- But we challenge you to become harbingers of hope - audacious, courageous, outrageous hope.

- As New Testament scholar N.T. Wright has written in his book Surprised by Joy, through Jesus Christ God has promised a new world, and "creates a program for change and offers to empower it" (p. 221).

- And we are invited to participate - you are invited to participate--in that program of change.


In 2003, I traveled to Afghanistan as part of a seven-person delegation which went to monitor and evaluate a variety of programs and projects that Church World Service, which had been working in the country since 1979, had designed to help with the recovery and rehabilitation of the people of Afghanistan.

When we arrived in January, the debris of 20 years of war was everywhere. The country had also suffered a three-year drought, and so everything was covered with a thick layer of dirt. But there were signs of hope - even in Afghanistan. We visited newly built schools for boys and girls and handed out school bags filled with supplies to many of them. We met some 1,800 women who were gainfully employed for the first time in years in a quilt program started by Church World Service. In addition to providing badly needed bedding for their families, they were receiving about $1.00 for every quilt they produced - money which meant that their family income was doubled. We also saw wonderful water projects, health clinics, and a shelter for children in Kabul. We witnessed a thousand homes which had already been rebuilt and repaired.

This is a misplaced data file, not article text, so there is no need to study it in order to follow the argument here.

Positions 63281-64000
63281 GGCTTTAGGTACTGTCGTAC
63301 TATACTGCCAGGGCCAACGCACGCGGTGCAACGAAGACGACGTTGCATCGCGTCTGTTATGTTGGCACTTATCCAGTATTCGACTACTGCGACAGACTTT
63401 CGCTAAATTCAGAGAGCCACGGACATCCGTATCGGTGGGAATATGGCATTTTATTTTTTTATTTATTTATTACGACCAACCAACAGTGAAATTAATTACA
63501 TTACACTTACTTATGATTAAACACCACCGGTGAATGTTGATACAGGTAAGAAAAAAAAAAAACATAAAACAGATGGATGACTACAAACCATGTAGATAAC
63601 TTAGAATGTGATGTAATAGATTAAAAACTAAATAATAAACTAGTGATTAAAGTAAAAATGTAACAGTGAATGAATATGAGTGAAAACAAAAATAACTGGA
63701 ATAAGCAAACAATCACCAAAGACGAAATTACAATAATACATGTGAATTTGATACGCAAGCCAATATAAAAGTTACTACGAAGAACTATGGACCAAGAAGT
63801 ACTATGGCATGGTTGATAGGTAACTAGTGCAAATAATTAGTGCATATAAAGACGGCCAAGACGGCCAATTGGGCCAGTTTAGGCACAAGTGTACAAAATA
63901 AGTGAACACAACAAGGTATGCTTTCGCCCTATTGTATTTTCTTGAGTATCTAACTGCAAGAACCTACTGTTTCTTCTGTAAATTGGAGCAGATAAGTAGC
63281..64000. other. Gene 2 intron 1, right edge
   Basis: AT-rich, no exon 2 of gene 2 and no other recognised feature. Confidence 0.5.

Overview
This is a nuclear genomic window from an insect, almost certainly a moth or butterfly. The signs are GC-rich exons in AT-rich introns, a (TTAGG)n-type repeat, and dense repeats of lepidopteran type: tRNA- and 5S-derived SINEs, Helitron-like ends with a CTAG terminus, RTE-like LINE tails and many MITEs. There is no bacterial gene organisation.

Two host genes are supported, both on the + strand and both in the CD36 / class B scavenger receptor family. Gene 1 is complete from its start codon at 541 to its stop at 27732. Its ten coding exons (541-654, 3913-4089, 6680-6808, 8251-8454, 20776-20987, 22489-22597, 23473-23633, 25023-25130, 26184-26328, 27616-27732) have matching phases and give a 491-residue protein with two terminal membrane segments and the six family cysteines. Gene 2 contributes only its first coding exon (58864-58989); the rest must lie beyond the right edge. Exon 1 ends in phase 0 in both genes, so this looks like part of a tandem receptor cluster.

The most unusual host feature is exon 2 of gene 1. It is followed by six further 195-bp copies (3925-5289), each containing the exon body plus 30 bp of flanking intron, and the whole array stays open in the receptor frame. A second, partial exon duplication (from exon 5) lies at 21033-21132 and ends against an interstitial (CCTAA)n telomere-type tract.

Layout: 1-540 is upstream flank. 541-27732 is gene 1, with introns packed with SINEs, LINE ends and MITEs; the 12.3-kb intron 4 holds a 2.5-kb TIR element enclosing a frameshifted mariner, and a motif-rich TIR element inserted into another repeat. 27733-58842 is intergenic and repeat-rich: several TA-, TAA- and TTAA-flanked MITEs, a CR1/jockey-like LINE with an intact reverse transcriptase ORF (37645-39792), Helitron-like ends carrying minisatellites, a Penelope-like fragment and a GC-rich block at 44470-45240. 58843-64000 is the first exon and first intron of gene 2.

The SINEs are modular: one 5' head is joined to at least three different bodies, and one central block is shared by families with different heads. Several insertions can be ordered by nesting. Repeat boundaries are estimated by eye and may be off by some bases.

But one of the most enduring signs of hope I remember was when one of the young women who was learning to read and write for the first time told our group, "Thank you. Thank you for making this opportunity available to me. When you teach a woman to read, you teach her family to read. That gives us incredible hope for our future."


- My friends, as you walk across that stage this afternoon at Holland Municipal Stadium, you will be stepping into a world which, by God's grace, is in the process of being restored and redeemed.

- There are signs of hope all around us.
- There are signs of hope wherever you recognize the activity of God.
- Do not succumb to a culture of despair.
- Be a person of hope - a person of audacious hope.
- Indeed, be an ambassador of hope as you participate in the grand plan of restoration and redemption in our world.
- And to God be the glory, and the honor and the power forever and forever.